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Taxes & Retirement

Jul 26, 2022

Leaving your old job? Initiate a 401K rollover

By Team Stash

Quitting? Fired? What about your 401(k)? We explain.

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As of May last year, there were an estimated $24.3 million forgotten or left behind 401(k)s, according to a study conducted by Capitalize, totaling $1.35 trillion in abandoned assets. 

Life happens in chapters. And sometimes, a new chapter involves getting a new job or losing your current one. There can also be some cliffhangers from the preceding chapter, but one thing to not leave behind is the money you had saved for retirement with that employer through your 401(K) plan.

What’s a 401(k)?

A 401(k) is a type of retirement savings account that an employer sponsors–so, only employees of a company that offers one can contribute. Employees who enroll in a company’s 401(k) plan automatically contribute money to an account through payroll deductions.

There are two different types of 401(k). One is called a traditional 401(k) and the other is called a Roth 401(k).

You usually fund a traditional 401(k) with pre-tax earnings, which is the gross pay you earn each month before taxes and other deductions have been taken out. By contrast, you usually fund a Roth 401(k) with post-tax earnings, known as your net income. This is the money you take home after taxes and other deductions have been taken out.

There is an annual contribution limit of $22,500 for individuals under the age of 50, and $30,000 for those over 50 as of 2023. This is an increase from the previous year, which had an annual contribution limit of $20,500 for those under 50 and $27,000 for those over 50. Contributions over these limits are subject to income taxes.

Some employers also offer matching contributions, which means that a company will match the funds an employee contributes to a 401(k) every pay period, usually up to a certain percentage, for example up to 3% of your contribution.

What you can do with your old 401(K)

You can rest easy, because your money isn’t going anywhere—it’s your money, and you have control over what happens to it. And you have several options to choose from.

Option 1: Leave the money in the current 401(K) plan

Unless your employer says you have to close the account or you have to take the money with you, you can leave the money in your old employer’s account as long as it meets a certain threshold (typically, a minimum of $5,000 must be in the account). The downside of this option is that you will also no longer be able to contribute to the old account, as you won’t be working for the company that sponsors the plan.

Option 2: Take a taxable distribution

While this is an option, it is not recommended unless you’re facing a financial hardship that your emergency fund can’t cover. You have the ability to “cash out” your 401(K) account, but you’ll be subject to taxes and early withdrawal fees on the balance, depending on your age. If you’re under age 59½, early withdrawal penalties can be as high as 10%, and the income tax due will depend on your federal and state tax brackets.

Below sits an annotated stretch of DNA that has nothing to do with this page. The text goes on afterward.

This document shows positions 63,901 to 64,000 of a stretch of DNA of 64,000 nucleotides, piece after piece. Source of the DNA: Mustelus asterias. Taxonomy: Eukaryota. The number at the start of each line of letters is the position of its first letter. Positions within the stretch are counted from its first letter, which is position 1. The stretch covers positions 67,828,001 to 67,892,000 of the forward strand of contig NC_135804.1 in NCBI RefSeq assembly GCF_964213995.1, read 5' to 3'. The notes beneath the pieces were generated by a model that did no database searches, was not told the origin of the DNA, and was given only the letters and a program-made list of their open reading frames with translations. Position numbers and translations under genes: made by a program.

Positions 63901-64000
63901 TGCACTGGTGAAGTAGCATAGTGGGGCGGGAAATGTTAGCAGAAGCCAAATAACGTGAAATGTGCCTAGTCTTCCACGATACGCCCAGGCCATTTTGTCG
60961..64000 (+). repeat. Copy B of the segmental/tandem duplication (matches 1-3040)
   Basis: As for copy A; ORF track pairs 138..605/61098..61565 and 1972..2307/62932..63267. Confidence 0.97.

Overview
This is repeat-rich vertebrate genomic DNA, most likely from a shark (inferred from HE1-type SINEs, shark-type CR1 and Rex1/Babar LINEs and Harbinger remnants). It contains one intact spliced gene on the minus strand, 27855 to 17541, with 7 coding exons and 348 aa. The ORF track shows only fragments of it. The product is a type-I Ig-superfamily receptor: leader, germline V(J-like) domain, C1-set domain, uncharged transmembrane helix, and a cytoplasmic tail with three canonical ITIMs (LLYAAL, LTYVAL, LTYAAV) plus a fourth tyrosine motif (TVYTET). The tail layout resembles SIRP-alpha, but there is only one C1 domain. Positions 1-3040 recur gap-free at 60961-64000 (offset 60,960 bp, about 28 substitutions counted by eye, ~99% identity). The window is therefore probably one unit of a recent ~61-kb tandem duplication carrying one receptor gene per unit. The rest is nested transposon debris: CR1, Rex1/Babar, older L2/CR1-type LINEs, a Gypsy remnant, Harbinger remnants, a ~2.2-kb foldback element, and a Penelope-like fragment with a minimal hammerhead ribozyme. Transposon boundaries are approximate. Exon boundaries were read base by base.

Option 3: Roll the funds over to your new employer’s 401(k) plan

If you’re offered a 401(k) plan at your new job, you can set up a 401(k) rollover transfer from your old provider to your new one. Depending on your provider, you may be able to initiate the transfer online—or, your old provider may send you a check with the funds that you must deposit into your new account.

Option 4: Roll the funds over to an IRA with a 401(K) rollover

You can initiate a 401(k) rollover into a traditional IRA. This is the most popular method because you get to choose the financial institution and you have more flexibility and control over what your investments are. Many people see leaving an old employer as an opportunity to get your money out of a 401(K) and into an IRA where you have more control and it’s more tax efficient.

To do this, you’d choose an IRA provider and open an account, and then ask your 401(k) provider to roll over the funds into your new account. 

The best move will depend on your individual situation. But even if you do find yourself without a job, try your best to keep saving—it’s tough to play catch-up when it comes to your retirement savings.

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Team Stash

Traditional IRA: Withdrawing prior to age 59½, generally means you’re subject to income tax and a 10% penalty. Withdrawals after age 59½ are only subject to income tax but no penalty.
Roth IRA: Withdrawals of the money (Contributions) you put in are penalty and tax free. Prior to age 59½, withdrawals of interest and earnings are subject to income tax and a 10% penalty. All earnings are tax free at age 59½ or older, assuming your first contribution was more than 5 years prior. Income Eligibility applies.

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